Monday, December 15, 2008

Frost gets the best of Tricky Dick


In 1977, three years after the Watergate scandal that ended his presidency, Richard Nixon (Frank Langella) selects British TV personality David Frost (Michael Sheen) to conduct a one-on-one, exclusive interview. Though Nixon believes it will be easy to snowball Frost, and Frost's own team doubts their boss can stand up to the former president, what actually unfolds is an unexpectedly candid and revealing interview before the court of public opinion.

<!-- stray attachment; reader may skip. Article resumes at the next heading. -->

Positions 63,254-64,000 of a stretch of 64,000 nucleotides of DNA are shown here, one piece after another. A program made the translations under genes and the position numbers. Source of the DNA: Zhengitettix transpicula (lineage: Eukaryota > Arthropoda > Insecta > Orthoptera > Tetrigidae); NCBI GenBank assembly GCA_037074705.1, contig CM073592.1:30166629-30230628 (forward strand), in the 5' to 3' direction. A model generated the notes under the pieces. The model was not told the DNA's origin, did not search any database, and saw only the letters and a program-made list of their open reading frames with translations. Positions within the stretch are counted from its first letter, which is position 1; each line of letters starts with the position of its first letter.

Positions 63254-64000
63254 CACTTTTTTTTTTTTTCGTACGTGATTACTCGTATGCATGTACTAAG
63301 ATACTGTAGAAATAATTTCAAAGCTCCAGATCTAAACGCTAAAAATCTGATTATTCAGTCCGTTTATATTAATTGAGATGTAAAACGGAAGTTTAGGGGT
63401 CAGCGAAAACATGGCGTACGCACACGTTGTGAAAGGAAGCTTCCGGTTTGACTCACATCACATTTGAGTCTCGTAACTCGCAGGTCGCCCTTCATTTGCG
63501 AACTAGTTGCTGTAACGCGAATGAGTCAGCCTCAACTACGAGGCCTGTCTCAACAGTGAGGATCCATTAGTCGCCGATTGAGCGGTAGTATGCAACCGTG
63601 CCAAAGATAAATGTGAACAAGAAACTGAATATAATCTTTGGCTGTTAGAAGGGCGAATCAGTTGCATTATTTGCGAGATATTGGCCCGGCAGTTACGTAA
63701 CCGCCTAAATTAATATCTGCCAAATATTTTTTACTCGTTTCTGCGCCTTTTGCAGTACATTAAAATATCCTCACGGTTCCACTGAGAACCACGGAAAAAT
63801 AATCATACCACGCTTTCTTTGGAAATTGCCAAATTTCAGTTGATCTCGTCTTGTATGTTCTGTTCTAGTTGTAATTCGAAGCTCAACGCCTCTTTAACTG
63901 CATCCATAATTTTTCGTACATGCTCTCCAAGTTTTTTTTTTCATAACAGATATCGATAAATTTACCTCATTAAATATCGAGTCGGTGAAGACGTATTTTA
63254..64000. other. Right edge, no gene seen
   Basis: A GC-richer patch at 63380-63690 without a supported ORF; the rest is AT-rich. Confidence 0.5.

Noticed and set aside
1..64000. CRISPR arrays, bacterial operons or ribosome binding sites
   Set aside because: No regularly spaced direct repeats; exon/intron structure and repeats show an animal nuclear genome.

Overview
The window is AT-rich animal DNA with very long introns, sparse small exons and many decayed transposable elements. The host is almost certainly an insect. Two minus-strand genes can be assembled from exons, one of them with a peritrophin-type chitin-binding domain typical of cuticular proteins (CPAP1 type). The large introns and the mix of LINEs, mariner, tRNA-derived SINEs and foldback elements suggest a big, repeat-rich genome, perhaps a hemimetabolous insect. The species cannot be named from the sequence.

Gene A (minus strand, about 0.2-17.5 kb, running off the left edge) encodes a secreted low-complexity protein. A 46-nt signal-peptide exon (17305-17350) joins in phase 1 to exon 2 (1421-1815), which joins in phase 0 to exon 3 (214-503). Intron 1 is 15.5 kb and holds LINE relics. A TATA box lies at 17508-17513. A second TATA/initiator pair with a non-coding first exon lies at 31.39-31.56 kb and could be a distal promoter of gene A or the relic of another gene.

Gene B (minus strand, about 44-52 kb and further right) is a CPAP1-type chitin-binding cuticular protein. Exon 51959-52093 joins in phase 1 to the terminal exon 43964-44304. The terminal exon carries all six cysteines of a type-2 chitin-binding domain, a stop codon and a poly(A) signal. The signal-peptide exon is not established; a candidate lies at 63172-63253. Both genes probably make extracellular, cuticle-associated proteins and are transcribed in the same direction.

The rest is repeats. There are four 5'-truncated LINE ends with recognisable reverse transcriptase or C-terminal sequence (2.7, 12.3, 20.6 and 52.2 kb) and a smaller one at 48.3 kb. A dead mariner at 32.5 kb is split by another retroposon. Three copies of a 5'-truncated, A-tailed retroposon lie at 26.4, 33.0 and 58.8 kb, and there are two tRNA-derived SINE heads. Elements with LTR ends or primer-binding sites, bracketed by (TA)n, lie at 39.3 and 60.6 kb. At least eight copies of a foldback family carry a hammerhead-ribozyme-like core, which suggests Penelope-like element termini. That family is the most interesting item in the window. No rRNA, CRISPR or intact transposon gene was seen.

Political thriller Frost/Nixon is one of the best and most surprising movies of the year. Adapting Peter Morgan's hit play could have been deadly - two men, one microphone, lots of dialogue - but Ron Howard gives us a masterclass in Hollywood storytelling. It's about bringing a liar to justice - or is it about forgiveness? That's one of the more controversial aspects of the film: some will feel it lets Tricky Dick off the hook. Even after he has gone to the grave, the lies keep coming. It's true that he becomes a pitiable figure by the end but who's to say that's not a reasonable version of the truth? The movie, adapted from Peter Morgan's stage play, co-stars Michael Sheen (Frost) and Frank Langella (Nixon) reprising their stage roles in the film. Morgan became interested in the subject after watching a biography on Frost. He was “driven by this image I had of these two men,” Morgan said. “The glamorous Frost, 54,000 feet up in the air, going backwards and forwards over the Atlantic on Concorde. And Nixon, a man living, metaphorically, in a cave, withdrawn and in disgrace.” The movie begins when Frost, an Australian TV talk show host, is losing his ratings. After watching a news bit about Nixon, Frost gets an idea about doing an onscreen interview with the ex-President and making him openly confess to his crimes in the White House. Negotiations begin, backers come and go, and Nixon waffles about agreeing to the interview. Hollywood agent Irving “Swifty” Lazar steps in to represent Nixon and demands a whopping $600,000. Frost, having exhausted every angle, finally agrees to put up the money from his own till and borrowing from his friends. Sheen is exceptional in the film. In addition to courting a young woman (Rebecca Hall) he meets on the Concorde during the negations, Frost appears anxiety ridden every moment of the months it takes to cinch the deal. With his eye set on the prize of people tuning to hear Nixon’s only confession, he appears almost blindsided to the real possibilities of what could happen. Howard takes us inside Nixon’s own compound, La Casa Pacifica—Nixon’s Western White House in San Clemente, California to film some of the story. This is where Nixon spent years hiding from his disgrace while enjoying a game of golf, pacifying his anger in one-too-many drinks or recollecting the important meetings with world leaders that took place there. Langella portrays every one of these moments impeccably. “I was determined not to do an impression,” Langella said. “I looked in him for the thing I look for in every character I play: What is his soul about? What is his inner heart and mind about? You really can’t play a ‘politician,’ a ‘musician,’ a ‘serial killer.’ You don’t play the title. Everybody’s a human being, and everybody has a soul, a heart and a mind.” The real drama of the film begins when the interviews are finally set for 1977. Both Frost and Nixon have their trusted teams, each assuring the men they will be the victors. At the meeting cinching the deal, Langella is so compelling as Nixon, it’s hard to believe he’s not the real man as he tells Frost, “And I shall be your fiercest adversary. I shall come at you with everything I got. Because the limelight can only shine on one of us. And for the other, it’ll be the wilderness…with nothing, and no one for company but those voices ringing in our head.” Frost’s producers (Oliver Platt, Sam Rockwell and Matthew Macfadyen) are like kids in a candy store planning the show. Each segment of the interview they tape assures them Frost makes Nixon look like week-old ground beef. Nixon’s former presidential staff member, Col. Jack Brennan (Kevin Bacon), is spear-heading Nixon’s team. He set the conditions of the interview and has no qualms Nixon can hold his own against the wily Frost. The men become the bull and matador in a worldwide rink. Frost wants Nixon to admit his guilt and apologize. Nixon believes he can control the interview and plans to do nothing of the sort. But the camera becomes a mirror to Nixon, and we all know, we can’t hide anything in a mirror. Morgan’s screenplay is brilliant in the way it actually turns Nixon into a sympathetic character, but also in building the drama. As each interview segment unfolds, close ups of the two men feel so real, I was held spellbound in my seat. Frost/Nixon is not only an historical update for those not around during Nixon’s years, but a must-see incredible film. A smart 4 on my "Go See" scale.

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